There is concern the Government is moving towards a corporate approach to benefits with the appointment of a business-focused new board to oversee welfare reform.
Social Development Minister Paula Bennett yesterday announced the board would establish the Government's new "investment approach" to welfare.
The board will be chaired by former Welfare Working Group head Paula Rebstock, who is a former Commerce Commission chair.
It also includes the head of the private insurer Southern Cross Healthcare Group Ian McPherson, businessman Andrew Body, company directors Reg Barrett and Debbie Packer who both have private and public sector experience, and rehabilitation expert and Welfare Working Group member Professor Kathryn McPherson.
Auckland Action Against Poverty spokeswoman Sue Bradford said Bennett was supposed to be in charge of her department.
"Not a random bunch of people pulled from the corporate world with little understanding of the issues faced by people on benefits, and with little sympathy for vulnerable people when the system fails them."
The new board's mandate to oversee an investment approach showed the Government was moving towards a corporate approach to welfare.
"This radical reform is taking place at a time when government economic policies are failing badly, unemployment is rising and the world is facing a very uncertain economic future."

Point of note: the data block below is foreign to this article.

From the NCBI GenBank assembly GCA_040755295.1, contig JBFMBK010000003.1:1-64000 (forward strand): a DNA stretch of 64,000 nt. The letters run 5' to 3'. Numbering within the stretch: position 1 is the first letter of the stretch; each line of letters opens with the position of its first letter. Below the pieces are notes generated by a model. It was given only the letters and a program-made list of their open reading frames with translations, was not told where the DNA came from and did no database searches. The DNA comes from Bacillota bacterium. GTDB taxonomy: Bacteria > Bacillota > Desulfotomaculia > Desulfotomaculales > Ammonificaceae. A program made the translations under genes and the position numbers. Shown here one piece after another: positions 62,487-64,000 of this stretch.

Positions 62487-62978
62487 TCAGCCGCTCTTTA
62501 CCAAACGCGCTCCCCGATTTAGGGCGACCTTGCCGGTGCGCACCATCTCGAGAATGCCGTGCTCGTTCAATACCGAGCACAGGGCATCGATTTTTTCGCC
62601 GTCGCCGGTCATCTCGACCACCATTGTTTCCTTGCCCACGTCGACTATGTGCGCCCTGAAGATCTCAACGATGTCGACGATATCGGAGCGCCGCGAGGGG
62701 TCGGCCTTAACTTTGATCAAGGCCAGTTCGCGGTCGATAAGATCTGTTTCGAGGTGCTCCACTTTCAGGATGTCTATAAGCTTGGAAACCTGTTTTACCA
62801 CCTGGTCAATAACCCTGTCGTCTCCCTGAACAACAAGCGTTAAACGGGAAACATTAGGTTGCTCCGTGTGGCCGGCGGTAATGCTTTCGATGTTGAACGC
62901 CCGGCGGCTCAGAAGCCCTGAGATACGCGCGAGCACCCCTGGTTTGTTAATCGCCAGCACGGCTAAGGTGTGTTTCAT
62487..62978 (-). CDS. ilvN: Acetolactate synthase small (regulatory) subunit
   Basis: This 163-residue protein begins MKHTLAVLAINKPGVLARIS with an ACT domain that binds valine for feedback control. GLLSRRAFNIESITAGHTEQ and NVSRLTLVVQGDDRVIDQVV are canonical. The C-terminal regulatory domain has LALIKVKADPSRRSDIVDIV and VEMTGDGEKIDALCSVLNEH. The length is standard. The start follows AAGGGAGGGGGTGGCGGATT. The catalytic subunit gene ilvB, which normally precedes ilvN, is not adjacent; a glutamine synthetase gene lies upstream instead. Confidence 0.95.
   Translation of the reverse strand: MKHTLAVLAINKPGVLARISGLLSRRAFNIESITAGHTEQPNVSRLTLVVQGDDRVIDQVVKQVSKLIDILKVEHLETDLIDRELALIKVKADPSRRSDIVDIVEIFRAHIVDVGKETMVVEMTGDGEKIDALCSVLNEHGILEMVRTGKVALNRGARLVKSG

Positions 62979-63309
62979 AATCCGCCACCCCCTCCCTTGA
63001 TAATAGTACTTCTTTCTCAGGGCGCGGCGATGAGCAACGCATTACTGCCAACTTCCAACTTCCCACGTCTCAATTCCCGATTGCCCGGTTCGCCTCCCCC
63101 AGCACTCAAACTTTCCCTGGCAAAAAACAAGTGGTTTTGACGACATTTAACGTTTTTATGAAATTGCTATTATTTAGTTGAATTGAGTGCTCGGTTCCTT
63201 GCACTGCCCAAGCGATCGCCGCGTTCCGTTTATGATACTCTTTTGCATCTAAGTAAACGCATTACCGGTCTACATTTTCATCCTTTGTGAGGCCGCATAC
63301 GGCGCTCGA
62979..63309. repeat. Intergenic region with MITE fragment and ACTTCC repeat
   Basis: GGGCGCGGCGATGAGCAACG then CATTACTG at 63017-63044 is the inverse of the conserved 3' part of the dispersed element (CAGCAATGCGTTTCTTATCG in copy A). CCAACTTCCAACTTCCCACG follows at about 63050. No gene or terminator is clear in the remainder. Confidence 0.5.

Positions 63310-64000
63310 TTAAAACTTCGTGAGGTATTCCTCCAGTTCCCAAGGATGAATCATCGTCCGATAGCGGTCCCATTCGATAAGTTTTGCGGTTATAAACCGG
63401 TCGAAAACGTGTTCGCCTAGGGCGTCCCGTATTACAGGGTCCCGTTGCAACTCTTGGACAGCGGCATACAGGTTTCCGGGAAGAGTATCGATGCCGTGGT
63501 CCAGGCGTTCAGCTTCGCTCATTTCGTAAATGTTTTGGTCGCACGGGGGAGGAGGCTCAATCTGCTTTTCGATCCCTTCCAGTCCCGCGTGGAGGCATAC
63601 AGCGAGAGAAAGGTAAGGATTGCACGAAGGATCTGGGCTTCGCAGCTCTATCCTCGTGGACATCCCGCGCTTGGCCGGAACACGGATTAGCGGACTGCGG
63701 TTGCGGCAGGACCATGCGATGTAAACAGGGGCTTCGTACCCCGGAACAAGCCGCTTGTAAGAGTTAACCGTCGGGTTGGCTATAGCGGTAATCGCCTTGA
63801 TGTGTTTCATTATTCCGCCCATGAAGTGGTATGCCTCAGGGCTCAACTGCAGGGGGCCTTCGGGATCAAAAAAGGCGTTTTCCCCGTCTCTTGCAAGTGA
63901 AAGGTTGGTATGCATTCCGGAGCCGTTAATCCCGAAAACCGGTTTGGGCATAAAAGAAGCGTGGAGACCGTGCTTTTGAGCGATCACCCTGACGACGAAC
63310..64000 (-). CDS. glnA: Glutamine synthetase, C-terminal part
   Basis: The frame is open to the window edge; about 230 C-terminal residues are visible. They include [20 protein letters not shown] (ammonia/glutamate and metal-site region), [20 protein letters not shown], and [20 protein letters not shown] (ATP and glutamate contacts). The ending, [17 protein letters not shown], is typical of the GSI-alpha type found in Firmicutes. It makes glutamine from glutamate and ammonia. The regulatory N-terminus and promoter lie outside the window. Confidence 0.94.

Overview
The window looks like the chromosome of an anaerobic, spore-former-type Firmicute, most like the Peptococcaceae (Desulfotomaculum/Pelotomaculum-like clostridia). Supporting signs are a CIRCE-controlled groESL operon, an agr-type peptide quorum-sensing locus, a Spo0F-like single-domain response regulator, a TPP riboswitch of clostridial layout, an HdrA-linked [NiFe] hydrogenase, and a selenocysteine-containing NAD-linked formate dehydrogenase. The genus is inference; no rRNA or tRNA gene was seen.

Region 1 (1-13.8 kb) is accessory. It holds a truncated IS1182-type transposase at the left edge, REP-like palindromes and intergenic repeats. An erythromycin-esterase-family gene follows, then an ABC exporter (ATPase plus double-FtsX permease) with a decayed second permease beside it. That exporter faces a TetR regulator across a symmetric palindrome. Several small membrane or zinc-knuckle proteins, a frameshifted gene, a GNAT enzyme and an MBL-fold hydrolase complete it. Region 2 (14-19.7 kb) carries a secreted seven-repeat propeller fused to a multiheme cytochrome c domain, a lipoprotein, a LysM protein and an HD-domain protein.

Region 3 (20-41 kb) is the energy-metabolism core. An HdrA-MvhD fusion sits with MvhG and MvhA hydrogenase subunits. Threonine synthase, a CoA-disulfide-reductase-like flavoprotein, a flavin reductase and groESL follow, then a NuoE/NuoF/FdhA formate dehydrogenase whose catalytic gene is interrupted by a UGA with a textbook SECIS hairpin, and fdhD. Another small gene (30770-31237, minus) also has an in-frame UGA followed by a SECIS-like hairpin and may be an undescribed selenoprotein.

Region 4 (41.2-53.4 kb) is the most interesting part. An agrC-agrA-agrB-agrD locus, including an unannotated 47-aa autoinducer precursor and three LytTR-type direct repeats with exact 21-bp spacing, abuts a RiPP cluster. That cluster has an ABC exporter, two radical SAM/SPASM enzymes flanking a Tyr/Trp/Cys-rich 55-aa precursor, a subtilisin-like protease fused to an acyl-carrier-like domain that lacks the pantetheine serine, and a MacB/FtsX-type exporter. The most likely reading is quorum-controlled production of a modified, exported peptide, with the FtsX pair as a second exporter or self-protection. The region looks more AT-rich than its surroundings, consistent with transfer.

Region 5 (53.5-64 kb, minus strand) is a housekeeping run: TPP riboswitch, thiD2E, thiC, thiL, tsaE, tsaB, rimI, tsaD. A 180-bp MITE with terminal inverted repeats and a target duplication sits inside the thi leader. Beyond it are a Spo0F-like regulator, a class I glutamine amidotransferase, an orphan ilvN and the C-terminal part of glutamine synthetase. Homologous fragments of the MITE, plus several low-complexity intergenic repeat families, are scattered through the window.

Labour's social development minister Jacinda Ardern said the Government was using the board to further some of the radical ideas of the Welfare Working Group which it did not adopt.
Those ideas included using a private insurance model for Work and Income, setting up a superannuation-type fund to pay for forecast future welfare payments or using an ACC model.
"The minister has announced the same title [as the Welfare Working Group idea] of an 'investment approach' but as said all they are doing [is] monitoring welfare reform."
There was concern recent changes to youth services which gave 16 and 17-year-olds bonuses for completing courses were a pilot for wider welfare reforms, Ardern said.
Bennett today acknowledged on Radio New Zealand the board would take a more business approach to welfare.
"If you look a the lifetime costs for those on benefits and then work out on a month by month basis where it's looking, where the liability lies and the type of responses that needs."
The minister denied she was handing over control of welfare to the board but acknowledged it was a new approach.
"This board will be giving advice and support to the chief executive and myself and I think it's a good thing to be happening."
Rebstock had detailed knowledge of the welfare system, was an appropriate chair for the board and would adhere to the Government's policy, Bennett said.
"I don't have concerns at all she will be pushing a different agenda."